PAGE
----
- Hosting 2 member development 1 day workshops for the branch - 4th June and 18th June - Your skills Your Future and Power to be You. These will help to engage new learners and promote the positive benefits of being in UNISON
- Promoting learning with UNISON at Adult Learners Week and signposting members to lifelong learning and the colleges to develop skills
- Raising the possibility of opening a new learning centre
Lorraine Mirhim - national membership development officer, Paul Wiggins - retired members section and ULR, Dave Hardcastle - lifelong learning coordinator and ULR, Gill Whitfield, Carol Munns, Diane Moore - ULRs. Also present: Amanda Callender - ULR, Tom Jenkins - Learning Organiser, Nick Bower - branch officer and health and safety officer.
A great session took place at the Mechanics Institute last Tuesday as 20 ULRs came together to discuss dyslexia in the workplace.
Our tutor, Julie Mooney, has over 30 years experience working with adults around numeracy and literacy and has learned about dyslexia through coming into contact with people for whom dyslexia has been a barrier to learning – due to poor practices in schools and workplaces.
In particular, we looked at some union literature including some from our beloved regional centre, which it turns out is not always dyslexia friendly.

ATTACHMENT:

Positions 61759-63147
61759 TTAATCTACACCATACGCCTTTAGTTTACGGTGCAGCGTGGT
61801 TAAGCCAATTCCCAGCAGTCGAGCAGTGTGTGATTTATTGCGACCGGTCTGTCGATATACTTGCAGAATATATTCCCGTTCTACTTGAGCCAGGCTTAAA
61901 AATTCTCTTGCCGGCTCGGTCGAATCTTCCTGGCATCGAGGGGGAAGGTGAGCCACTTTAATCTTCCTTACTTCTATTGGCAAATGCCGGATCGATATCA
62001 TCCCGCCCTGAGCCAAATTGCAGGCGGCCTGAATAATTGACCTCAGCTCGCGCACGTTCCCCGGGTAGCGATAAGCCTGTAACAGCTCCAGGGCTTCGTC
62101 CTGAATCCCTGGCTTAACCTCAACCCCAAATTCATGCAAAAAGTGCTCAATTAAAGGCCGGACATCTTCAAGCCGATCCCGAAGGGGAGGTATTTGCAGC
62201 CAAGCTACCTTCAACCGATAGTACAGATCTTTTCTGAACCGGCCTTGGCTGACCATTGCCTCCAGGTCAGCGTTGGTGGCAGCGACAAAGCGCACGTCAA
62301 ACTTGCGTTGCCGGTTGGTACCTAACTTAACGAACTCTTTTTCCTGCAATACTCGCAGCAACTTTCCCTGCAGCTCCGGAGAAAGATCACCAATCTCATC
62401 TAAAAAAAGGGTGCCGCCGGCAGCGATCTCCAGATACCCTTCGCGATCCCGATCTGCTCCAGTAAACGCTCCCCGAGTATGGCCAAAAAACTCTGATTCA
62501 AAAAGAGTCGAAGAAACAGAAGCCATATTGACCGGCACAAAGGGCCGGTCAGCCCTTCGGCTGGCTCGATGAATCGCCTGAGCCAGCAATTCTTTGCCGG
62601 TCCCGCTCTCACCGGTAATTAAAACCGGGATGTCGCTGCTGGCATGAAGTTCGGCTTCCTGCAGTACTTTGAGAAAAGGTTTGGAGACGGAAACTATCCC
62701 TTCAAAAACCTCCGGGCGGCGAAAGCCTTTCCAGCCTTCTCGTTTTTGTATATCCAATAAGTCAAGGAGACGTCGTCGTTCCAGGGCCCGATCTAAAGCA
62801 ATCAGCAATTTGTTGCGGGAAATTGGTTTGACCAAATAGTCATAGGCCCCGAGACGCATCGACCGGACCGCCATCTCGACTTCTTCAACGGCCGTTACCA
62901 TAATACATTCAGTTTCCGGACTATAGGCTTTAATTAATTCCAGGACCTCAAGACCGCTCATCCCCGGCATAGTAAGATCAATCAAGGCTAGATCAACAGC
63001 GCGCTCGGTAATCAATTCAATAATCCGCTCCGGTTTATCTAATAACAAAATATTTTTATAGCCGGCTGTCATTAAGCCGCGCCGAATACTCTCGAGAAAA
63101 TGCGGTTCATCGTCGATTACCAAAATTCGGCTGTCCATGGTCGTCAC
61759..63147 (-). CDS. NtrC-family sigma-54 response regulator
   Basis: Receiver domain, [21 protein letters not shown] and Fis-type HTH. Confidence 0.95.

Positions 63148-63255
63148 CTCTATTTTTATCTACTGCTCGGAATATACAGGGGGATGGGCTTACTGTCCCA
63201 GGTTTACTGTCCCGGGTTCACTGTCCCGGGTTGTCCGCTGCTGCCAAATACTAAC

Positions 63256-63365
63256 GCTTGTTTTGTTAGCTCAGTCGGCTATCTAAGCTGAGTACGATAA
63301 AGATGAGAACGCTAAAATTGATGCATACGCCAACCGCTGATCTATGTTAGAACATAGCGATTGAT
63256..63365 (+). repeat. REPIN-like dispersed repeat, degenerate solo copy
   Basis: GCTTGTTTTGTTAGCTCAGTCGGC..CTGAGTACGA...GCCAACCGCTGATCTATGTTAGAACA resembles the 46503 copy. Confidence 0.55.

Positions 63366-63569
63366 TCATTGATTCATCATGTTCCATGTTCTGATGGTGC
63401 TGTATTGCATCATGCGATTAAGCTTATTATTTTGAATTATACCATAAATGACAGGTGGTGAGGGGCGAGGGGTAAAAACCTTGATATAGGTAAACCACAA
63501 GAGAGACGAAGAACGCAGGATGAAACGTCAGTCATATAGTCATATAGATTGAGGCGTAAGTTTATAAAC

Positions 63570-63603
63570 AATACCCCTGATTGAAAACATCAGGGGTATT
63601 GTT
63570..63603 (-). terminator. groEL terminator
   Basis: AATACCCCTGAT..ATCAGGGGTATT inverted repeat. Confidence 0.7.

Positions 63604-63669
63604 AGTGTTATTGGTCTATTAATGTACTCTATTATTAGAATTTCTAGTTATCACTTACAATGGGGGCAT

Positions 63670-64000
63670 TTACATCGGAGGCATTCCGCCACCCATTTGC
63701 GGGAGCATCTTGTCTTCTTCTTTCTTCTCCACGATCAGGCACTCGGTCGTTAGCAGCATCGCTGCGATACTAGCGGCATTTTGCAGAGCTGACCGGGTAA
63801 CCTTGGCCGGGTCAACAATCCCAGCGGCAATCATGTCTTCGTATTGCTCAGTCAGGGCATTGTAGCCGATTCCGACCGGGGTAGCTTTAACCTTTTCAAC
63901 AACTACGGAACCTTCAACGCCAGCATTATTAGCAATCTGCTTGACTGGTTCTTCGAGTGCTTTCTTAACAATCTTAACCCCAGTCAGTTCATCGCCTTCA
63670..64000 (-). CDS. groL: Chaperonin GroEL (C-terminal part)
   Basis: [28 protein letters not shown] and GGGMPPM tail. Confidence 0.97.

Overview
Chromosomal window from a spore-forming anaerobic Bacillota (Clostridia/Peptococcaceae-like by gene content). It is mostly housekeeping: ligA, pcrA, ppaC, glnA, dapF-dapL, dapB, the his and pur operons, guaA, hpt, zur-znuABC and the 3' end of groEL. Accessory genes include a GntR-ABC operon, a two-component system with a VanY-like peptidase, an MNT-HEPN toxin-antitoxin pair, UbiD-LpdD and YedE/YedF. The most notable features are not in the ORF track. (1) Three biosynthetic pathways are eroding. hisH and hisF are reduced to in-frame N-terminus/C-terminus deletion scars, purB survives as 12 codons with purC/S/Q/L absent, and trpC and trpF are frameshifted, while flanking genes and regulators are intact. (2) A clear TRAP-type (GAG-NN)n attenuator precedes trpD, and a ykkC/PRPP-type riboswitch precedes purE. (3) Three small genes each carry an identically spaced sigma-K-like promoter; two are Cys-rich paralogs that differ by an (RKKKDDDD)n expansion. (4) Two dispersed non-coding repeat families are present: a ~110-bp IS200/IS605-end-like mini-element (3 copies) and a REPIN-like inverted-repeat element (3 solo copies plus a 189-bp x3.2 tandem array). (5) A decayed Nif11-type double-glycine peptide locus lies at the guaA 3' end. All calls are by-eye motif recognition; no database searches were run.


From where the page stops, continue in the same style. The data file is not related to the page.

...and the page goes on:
Reps picked up top tips for workplaces including making reasonable adjustments such as increasing font sizes for text and using sans serif fonts like Ariel. Julie also explained the impact of the 2010 Equality Act and how this can be used to persuade stubborn workplaces. By and large however, simply making the case to employers about the importance of being dyslexia friendly is enough to win the argument, and our ULRs are now much better equipped to tackle employers over these issues.
As Julie explained, it’s important to talk about the many positives that people with dyslexia bring to the table, and a pop quiz where we learned of famous people with dyslexia highlighted this fact. For example, Winston Churchill, Einstein, Agatha Christie (history’s best selling author) and Cher all had dyslexia.
Many groups now plan to host dyslexia awareness sessions of their own in workplaces and branches – to create and instil a dyslexia friendly culture.